Founders of fraternity chapter strive to offer second chances

ASU’s Alpha Chi Rho chapter aspires to be a gateway to greek life

Scattered around ASU's Tempe campus, a few black and white fliers are advertising a new fraternity coming to the University with a promise. This frat, according to the flier, is "where second chances happen."

For many of the students that rush on-campus fraternities, not getting in can be discouraging. Andrew Christiansen, a broadcast journalism junior, is looking to provide an alternative. Motivated by the pursuit of providing a second chance to students who may not have made it into the fraternity they pledged, Christiansen hopes to establish an Alpha Chi Rho chapter at ASU.

For him, the prospect of being involved with the chapter’s early stages offers potential members something that many of the longstanding fraternities at the University can’t: the chance to be a founder. 

“I wanted to establish a fraternity that would give second chances to the people that didn’t get in to their desired fraternities, or that just wanted to be founders,” Christiansen said. “You will be a founder automatically, you won’t be a pledge when you join [Alpha Chi Rho].”

Alpha Chi Rho is one of the 66 college fraternities recognized by the North-American Interfraternity Conference. Since its foundation in 1895, the fraternity has expanded its reach to multiple college campuses across the country. But with the bulk of its chapters concentrated in the northeastern United States, their representation on south-western college campuses is practically nonexistent. 

But the pressure that comes with straying from the conventional path has not been a deterrent, and Christiansen is confident in his ability to assemble a group that will be capable of overseeing the process, as well as representing the best of Alpha Chi Rho’s principles.


“We are the newest fraternity on campus,” Christiansen said. “By officially establishing ourselves as the fraternity of second chances, people will look at us differently ... I am looking for guys that want to be leaders. I want someone that’s going to be active. I’m looking for men that are serious about joining a fraternity and serious about becoming official on campus."

Biomedical engineering junior Mason Buseman is one of the founders that Christiansen has enlisted so far to do just that. Buseman, who is among the earliest to join the chapter’s development process, has contributed to the effort by reaching out to recruits to work with the group's vision.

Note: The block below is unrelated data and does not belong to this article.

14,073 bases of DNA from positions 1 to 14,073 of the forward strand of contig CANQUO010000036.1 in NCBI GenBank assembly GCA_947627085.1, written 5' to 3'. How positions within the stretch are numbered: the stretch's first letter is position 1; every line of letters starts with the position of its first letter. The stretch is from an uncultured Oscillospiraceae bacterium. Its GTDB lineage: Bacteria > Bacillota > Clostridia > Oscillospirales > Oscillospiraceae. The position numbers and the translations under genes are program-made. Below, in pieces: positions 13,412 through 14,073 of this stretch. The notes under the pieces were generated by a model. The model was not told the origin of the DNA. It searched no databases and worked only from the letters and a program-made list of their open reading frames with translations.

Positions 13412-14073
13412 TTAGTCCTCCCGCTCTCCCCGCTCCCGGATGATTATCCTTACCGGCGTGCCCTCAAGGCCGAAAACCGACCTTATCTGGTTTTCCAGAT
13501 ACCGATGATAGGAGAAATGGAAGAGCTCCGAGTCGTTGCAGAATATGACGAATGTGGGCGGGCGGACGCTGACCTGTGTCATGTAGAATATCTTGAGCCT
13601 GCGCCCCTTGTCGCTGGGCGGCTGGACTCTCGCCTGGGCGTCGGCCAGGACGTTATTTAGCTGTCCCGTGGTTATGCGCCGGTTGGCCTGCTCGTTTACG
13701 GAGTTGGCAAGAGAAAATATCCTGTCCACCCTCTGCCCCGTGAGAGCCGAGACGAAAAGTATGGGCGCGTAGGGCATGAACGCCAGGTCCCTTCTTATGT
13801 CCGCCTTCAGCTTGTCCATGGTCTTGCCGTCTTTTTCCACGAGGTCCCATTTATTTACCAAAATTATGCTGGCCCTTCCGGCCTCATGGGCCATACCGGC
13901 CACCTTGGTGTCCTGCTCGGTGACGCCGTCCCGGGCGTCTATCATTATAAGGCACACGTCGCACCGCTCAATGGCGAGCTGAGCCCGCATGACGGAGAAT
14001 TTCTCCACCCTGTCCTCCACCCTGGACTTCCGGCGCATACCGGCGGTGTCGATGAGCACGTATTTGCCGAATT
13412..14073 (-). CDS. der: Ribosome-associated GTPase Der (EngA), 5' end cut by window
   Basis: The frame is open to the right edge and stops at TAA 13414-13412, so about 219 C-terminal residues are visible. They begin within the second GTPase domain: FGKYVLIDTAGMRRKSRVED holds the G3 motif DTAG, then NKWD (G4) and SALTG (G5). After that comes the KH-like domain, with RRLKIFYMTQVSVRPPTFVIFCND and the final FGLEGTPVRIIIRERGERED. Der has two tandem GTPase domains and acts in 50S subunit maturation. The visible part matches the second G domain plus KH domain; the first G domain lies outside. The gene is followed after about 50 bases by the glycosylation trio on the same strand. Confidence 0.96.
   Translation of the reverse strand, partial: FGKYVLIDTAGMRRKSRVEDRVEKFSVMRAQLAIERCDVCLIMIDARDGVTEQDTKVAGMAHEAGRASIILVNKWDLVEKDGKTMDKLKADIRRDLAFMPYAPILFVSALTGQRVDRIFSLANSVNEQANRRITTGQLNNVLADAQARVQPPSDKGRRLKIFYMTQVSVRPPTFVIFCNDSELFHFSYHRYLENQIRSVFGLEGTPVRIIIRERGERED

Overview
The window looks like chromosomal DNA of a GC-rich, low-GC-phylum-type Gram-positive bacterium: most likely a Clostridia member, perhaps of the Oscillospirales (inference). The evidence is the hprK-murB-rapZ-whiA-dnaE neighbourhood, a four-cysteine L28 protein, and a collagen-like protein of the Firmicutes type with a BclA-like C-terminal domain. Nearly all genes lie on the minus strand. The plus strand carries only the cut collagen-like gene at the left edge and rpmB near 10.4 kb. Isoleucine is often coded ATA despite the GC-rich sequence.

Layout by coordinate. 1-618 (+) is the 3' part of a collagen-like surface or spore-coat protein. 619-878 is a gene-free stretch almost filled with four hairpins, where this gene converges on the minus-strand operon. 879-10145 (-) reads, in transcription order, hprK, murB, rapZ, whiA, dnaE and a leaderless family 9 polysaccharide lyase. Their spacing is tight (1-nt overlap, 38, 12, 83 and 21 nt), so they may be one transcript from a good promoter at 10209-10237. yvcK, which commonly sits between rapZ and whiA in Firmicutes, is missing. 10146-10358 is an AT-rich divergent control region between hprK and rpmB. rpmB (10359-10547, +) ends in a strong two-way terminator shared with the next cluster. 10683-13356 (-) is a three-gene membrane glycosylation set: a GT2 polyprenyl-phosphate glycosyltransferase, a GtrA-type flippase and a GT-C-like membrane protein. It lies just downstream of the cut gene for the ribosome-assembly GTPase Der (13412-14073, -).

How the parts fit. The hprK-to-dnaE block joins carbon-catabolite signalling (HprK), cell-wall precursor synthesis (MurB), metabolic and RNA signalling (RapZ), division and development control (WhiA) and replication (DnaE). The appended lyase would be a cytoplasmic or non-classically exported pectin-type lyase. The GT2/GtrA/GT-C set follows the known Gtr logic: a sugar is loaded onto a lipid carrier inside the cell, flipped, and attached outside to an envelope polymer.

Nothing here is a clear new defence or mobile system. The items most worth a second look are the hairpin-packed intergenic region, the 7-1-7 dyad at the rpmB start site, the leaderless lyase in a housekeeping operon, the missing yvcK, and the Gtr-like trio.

“Alpha Chi Rho thrives off of the conception that anybody with the willingness to better themselves can and will do so,” Buseman said. “All members in Alpha Chi Rho are hoping to set a new example for fraternities by giving any willing member a chance to better themselves.”

Read More:  'Alpha Class' documents the rise and fall of a beleaguered fraternity

But setting themselves apart won’t be easy; more than 5,000 undergraduate students are already active within the greek life community across the 76 fraternities and sororities at ASU — 30 of which belong to the University’s Interfraternity Council. With nine founders currently supporting the chapter’s effort, distinguishing themselves among larger fraternities will be difficult.

However, the success of previously unestablished fraternity chapters that have managed to reach the goal Alpha Chi Rho is currently after sets a positive precedent. In the 2016-2017 academic year, five of the six organizations that joined ASU’s greek life community did so through the Interfraternity Council. And with more than 50,000 students enrolled at the University’s Tempe campus as of the Fall 2017 semester, there is an ample undergraduate population from which to recruit potential members.

Anthony Weedon, a senior majoring in business management, is also among the chapter’s early founders. Weedon, who has not had involvement with Greek life at the University prior to this experience, shared Christiansen’s opinion on the prospective chapter’s capacity to set itself apart.

“I think what makes us different is not focusing on parties or the stereotypical things you look at a fraternities as being, but more focusing on working with each other, creating stronger bonds, and trying to get the most out of each other,” Weedon said. 


Reach the reporter at sleal2@asu.edu or follow @journaslam on Twitter.

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